Gran Turismo 5 Reader Review
GT5 is a conundrum, capable of moments of greatness while at the same time being genuinely exasperating. It’s a flawed work of art, repaying time and effort while being challenging and irritating in equal measure. Probably a consequence of being in development for five years, it aims high and shoots fairly high.
For every finely crafted gem there’s an equivalent moment of complete failure. The driving experience alone is a tremendous achievement – different cars each have a unique feel and handling experience, each time corresponding to any tunings you make. Much of the track visuals and scenery is well crafted and well depicted. And at the heart of the entire game the Special Events provide a genuinely challenging and rewarding experience.
In contrast much of the game feels hugely undeveloped. The online experience is woefully poor, with races dropping out, no easy facility for finding games you’re looking for, and few racing modes available. Even the online loading screen (just a blank display with a progress par on it) suggests that it’s still work in progress.
Equally the user interface is muddled, consisting of an amalgamation of randomly sized and positioned icons that you select from. Even more bizarre is the way you acquire new cars. The “premium” cars are available through a dealership option, while the standard cars appear randomly in the “used car dealership” section. So if you need a very specific car for a challenge (a truck, for example) then you have to either find a way of winning one or get lucky and find it on the used dealership screen.
While on the surface the significant difference in build quality between the premium cars and the standard cars may be seen as an issue, with 200 premium cars to pick from there’s always plenty of choice available. And unless you’re a complete die-hard you’ll rarely use the in-car view as it blocks out too much of the track. Consequently the distinction between premium cars and standard cars doesn’t make much difference to any real enjoyment of the game.
The A-Spec part of the game, delivering the main part of the career experience is, like the rest of the game, flawed. It contains moments of great racing, but often it’s left to the player to find them. Most of the races are open to many vehicle types (maybe within a certain country or time period, such as the 80’s Japanese race). As you race your level increases unlocking more events, and credits to buy more cars. But it’s often to easy to either buy a car that’s faster than all the others, or tune up a car that wins easily against all competition. This can lead to a grinding experience, where you’re repeating easily won races just to unlock some of the Special Events. But after a while a new challenge emerges – to take a car into a field where it’s hopelessly off of the leading pace. Doing this and emerging with a hard-fought 7th place always feels infinitely more of an achievement than winning with nearly a lap to spare.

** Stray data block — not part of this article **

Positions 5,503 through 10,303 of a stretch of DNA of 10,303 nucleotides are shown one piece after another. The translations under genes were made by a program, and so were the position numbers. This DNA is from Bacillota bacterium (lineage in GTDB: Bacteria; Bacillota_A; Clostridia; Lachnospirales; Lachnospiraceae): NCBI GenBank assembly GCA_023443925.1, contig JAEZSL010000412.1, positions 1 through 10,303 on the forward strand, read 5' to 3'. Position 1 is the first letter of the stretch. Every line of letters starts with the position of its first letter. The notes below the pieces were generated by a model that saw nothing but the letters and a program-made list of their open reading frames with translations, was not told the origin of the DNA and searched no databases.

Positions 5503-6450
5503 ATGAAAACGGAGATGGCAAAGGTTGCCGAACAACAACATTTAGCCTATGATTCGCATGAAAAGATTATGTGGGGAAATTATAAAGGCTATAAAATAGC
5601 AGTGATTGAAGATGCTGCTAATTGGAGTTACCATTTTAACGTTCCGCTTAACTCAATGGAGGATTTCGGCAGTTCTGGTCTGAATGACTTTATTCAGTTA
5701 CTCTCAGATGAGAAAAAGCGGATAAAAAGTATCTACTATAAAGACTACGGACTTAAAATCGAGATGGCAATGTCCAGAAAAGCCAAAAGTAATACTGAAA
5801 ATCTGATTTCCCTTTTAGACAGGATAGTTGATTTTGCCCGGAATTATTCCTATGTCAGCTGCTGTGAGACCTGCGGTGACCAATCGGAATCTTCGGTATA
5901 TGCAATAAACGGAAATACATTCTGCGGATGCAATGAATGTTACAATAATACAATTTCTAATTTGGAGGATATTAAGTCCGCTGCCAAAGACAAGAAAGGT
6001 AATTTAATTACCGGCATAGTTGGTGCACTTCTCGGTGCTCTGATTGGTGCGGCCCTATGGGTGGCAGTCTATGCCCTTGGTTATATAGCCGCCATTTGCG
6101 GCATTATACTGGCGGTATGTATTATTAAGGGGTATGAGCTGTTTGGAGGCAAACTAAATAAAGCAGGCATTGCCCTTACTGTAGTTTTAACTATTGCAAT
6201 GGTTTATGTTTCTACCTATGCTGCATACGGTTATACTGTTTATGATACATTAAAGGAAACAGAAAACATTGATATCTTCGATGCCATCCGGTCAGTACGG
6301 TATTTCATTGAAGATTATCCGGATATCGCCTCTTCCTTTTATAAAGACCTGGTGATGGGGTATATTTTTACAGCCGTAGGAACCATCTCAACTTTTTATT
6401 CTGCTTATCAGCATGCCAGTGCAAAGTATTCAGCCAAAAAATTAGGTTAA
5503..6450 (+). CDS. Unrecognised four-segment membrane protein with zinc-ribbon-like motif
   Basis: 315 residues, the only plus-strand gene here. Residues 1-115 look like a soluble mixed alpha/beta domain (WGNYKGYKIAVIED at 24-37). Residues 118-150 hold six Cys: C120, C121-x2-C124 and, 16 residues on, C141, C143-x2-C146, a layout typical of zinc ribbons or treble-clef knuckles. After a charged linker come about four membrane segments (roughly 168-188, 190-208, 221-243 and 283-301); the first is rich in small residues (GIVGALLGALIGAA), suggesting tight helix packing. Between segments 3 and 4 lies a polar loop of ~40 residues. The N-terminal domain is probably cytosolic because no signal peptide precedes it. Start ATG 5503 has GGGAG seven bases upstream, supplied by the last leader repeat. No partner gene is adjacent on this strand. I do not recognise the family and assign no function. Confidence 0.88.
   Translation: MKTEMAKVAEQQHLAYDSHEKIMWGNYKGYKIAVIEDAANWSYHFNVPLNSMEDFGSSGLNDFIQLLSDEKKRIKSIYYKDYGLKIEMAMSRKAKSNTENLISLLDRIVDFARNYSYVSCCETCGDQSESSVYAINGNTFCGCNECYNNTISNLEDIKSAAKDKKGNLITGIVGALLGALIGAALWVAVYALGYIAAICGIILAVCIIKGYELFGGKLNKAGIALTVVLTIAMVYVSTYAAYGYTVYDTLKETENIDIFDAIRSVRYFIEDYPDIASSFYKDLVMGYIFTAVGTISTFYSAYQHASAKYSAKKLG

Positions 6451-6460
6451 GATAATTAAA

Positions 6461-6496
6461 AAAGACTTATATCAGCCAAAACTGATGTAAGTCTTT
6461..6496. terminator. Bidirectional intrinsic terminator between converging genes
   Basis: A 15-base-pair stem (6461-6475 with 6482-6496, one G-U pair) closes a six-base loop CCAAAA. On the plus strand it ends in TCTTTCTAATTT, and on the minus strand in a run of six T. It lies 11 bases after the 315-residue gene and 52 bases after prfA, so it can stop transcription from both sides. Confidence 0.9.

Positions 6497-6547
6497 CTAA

The best racing though is found in the Special Events section. This covers very specific racing types – kart racing, rally events, and the Top Gear test track where identical cars race against each other. All of these provide a very satisfying and challenging racing experience, showing what kind of game GT5 really could have been had a similar level of polish been applied elsewhere. The kart racing in particular is tremendous fun. Unfortunately though the races in the Special Events section are limited to just that section – it would have been nice if it could have been extended to a more varied and controlled A-Spec to provide a wider variety of racing challenges.
I have one personal gripe with racing games in general, and one which GT5 fails to resolve. Why does every AAA racing game have to use the same tracks? I’ve seen the Nurburgring, Tsukuba, Suzuka and Laguna Seca circuits enough times to last a lifetime for now. Racing games seem to have a fascination with these circuits. It needs to stop here! Let’s have some different circuits for a change and consign the constantly recycled tracks to the waste bin of history.
There’s still much more in GT5. The licence mode provides you the opportunity to beat certain challenges (times, number of cars overtaken). There’s a photo mode which allows you to put your current car in an astonishingly detailed environment for that all-important photo opportunity. There’s arcade mode, where you can set up your own local races (although there appears to be little incentive in doing this beyond some split-screen fun). And there are the B-Spec races, where you can orchestrate and direct your own team of drivers to success at the wheel.
So GT5 really is the sum of its parts and more. One moment it is the most perfect racing game ever created, but the next it can suffer from being in its own shadow. With further development and patches it could be the greatest racing game ever made. For now it’s one of the best.